Adopting/correcting a solution originally given by @Dummy00001:

mkfifo aws.fifo
exec 3<>aws.fifo # open the FIFO read/write *in the shell itself*
aws s3 cp - s3://bucket/path/to/backup <aws.fifo 3>&- & aws_pid=$!
rm aws.fifo # everyone who needs a handle already has one; can remove the directory entry

if ./backup_script.sh >&3 3>&-; then
    exec 3>&-       # success: close the FIFO and let AWS exit successfully
    wait "$aws_pid"
    kill "$aws_pid" # send a SIGTERM...
    wait "$aws_pid" # wait for the process to die...
    exec 3>&-       # only close the write end *after* the process is dead

Important points:

  • The shell opens the FIFO r/w to avoid blocking (opening for write only would block for a reader; this could also be avoided by invoking the reader [that is, the s3 command] in the background prior to the exec opening the write side).
  • The write end of the FIFO is held by the script itself, so the read end never hits end-of-file until after the script intentionally closes it.
  • The aws command's handle on the write end of the FIFO is explicitly closed (3<&-), so it doesn't hold itself open (in which case the exec 3>&- done in the parent would not successfully allow it to finish reading and exit).
  • I retracted that comment; I'm a bit fuzzy on dealing with file descriptors like this, but I think you are right. – chepner Sep 21 '15 at 15:54
  • This is a little more complicated than my answer, but it definitely saves on bandwidth by killing the upload sooner. – chepner Sep 21 '15 at 15:56
  • @chepner, good call re: complexity -- there was indeed some room to simplify. – Charles Duffy Sep 21 '15 at 16:09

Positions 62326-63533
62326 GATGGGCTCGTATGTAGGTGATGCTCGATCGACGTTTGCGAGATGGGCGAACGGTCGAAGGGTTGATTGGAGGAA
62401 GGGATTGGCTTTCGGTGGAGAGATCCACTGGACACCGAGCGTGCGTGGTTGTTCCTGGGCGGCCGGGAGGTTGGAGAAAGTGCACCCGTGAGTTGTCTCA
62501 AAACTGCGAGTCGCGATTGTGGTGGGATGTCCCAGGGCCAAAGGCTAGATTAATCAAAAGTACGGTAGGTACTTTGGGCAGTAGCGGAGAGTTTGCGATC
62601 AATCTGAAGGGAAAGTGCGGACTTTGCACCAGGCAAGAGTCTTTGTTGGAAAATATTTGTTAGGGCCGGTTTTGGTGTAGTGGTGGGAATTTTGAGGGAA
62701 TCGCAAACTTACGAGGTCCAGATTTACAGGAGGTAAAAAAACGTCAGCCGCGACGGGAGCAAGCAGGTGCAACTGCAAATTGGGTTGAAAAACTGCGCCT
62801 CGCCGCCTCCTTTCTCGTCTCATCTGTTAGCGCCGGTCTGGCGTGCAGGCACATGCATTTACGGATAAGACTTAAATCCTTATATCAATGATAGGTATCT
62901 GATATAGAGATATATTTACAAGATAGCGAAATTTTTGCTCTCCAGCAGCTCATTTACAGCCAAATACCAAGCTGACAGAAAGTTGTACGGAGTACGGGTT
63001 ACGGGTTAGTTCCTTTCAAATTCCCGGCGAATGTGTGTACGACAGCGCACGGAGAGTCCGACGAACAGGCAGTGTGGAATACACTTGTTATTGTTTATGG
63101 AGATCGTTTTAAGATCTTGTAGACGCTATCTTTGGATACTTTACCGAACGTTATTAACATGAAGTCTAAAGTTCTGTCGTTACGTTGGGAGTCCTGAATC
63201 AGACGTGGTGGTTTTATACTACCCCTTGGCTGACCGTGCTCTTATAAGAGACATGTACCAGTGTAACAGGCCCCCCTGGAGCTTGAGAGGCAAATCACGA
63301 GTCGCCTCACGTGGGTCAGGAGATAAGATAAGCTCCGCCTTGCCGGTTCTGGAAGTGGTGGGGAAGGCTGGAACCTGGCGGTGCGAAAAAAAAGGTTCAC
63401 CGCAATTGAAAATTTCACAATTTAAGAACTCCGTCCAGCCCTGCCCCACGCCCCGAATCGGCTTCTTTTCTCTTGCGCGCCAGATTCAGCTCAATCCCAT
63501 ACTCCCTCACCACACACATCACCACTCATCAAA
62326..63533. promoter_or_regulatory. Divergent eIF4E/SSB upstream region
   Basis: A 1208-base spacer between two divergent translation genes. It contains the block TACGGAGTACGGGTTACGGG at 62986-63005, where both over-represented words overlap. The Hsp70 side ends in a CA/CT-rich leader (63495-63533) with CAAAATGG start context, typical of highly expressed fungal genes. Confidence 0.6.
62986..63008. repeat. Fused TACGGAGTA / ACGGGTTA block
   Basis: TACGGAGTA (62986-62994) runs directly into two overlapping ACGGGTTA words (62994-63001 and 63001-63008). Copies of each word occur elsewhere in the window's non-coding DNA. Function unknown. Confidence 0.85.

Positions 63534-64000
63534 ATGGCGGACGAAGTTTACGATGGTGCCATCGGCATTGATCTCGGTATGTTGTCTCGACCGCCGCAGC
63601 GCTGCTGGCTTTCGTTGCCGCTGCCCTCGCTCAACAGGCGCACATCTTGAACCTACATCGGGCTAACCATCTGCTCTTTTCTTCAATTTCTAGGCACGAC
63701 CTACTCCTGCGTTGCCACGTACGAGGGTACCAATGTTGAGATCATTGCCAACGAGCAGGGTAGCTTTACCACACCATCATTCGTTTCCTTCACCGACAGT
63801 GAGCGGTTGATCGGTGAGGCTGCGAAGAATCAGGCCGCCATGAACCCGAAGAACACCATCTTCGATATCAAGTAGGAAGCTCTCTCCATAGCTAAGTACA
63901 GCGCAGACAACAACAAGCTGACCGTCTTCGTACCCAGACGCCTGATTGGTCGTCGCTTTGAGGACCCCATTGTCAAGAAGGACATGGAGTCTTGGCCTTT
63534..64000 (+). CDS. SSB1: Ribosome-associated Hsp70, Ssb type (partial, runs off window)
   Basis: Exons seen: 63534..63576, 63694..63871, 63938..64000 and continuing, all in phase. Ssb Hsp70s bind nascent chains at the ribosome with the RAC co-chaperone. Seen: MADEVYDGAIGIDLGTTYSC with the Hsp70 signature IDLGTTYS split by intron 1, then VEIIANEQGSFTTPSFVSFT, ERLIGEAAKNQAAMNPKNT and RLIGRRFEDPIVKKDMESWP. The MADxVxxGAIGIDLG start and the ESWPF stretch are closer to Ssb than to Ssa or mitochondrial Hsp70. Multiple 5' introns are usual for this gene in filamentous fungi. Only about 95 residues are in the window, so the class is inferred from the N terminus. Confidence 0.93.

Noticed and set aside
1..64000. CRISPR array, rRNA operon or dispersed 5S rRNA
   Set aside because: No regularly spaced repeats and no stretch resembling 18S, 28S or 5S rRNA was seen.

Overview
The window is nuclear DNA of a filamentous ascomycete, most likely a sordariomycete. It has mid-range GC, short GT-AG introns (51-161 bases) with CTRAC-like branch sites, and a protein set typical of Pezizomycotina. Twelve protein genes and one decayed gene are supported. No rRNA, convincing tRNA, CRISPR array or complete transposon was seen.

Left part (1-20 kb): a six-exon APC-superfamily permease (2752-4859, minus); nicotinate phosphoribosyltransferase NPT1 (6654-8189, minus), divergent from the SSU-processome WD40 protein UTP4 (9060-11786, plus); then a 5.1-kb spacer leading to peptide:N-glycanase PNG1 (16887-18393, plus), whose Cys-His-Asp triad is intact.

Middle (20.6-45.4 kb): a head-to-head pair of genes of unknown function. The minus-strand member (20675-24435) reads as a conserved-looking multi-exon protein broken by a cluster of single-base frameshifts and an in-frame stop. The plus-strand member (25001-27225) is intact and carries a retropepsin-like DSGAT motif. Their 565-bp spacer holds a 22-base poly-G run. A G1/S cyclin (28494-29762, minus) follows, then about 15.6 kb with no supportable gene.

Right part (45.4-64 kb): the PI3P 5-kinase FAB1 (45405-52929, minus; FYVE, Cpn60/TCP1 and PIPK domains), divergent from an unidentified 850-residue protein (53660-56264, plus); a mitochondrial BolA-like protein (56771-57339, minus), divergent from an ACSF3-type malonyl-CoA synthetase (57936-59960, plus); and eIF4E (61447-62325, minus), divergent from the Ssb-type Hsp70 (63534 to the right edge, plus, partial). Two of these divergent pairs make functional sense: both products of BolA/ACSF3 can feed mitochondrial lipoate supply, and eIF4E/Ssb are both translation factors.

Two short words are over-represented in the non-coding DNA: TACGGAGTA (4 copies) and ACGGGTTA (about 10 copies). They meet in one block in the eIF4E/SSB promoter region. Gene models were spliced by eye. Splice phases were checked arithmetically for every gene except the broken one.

• Oof. Had to clean up a bit on testing -- original would block indefinitely on the exec. @omribahumi, if you're inclined to give this one a spin, it Works For Me. – Charles Duffy Sep 21 '15 at 16:17
  • @CharlesDuffy I will check it soon. Many thanks! – omribahumi Sep 21 '15 at 18:10

I think you need to spawn both processes from a third one and either use the named pipe approach from Lynch in the post mentioned by @tourism (further below in the answers); or keep piping directly but re-write backup_script.sh such that it stays alive in the error case, keeping stdout open. backup_script.sh would have to signal the error condition to the calling process (e.g. by sending a SIGUSR to the parent process ID), which in turn first kills the aws process (leading to an atomic abort) and only then backup_script.sh, unless it exited already because of the broken pipe.

  • backup_script.sh could be anything from a custom script to a mysqldump. I need something generic so rewriting backup_script.sh is not an option – omribahumi Sep 21 '15 at 15:18
  • 1
    Every problem can be solved by an additional level of indirection... whatever backup_script_sh is, you can always wrap it. – Peter A. Schneider Sep 21 '15 at 15:31
  • Fair enough. Might look into that as an alternative for coproc. Thanks – omribahumi Sep 21 '15 at 15:33

I had a similar situation: a shell script contained a pipeline that used one of its own functions and that function wanted to be able to effect termination. A simple contrived example that finds and displays a file:

a() { find . -maxdepth 1 -name "$1" -print -quit | grep . || exit 101; }
a "$1" | cat
echo done

Here, the function a needs to be able to effect termination which it tries to do by calling exit. However, when invoked through a pipeline (line 3), it only terminates its own (subshell) process. In the example, the done message still appears.

One way to work around this is to detect when in a subshell and send a signal to the parent:

die() { [[ $$ == $(exec sh -c 'echo $PPID') ]] && exit $1 || kill $$; }
a() { find . -maxdepth 1 -name "$1" -print -quit | grep . || die 101; }
a "$1" | cat
echo done

When in a subshell the $$ is the pid of the parent and the construct $(exec sh -c 'echo $PPID') is a shell-agnostic way to obtain the pid of the subprocess. If using bash then this can be replaced by $BASHPID.

If the subprocess pid and $$ differ then it sends a SIGTERM signal to the parent (kill $$) instead of calling exit.

The given exit status (101) isn't propagated by kill so the script exits with a status of 143 (which is 128+15 where 15 is the id of SIGTERM).

Your Answer

By clicking “Post Your Answer”, you agree to our terms of service, privacy policy and cookie policy

Not the answer you're looking for? Browse other questions tagged or ask your own question.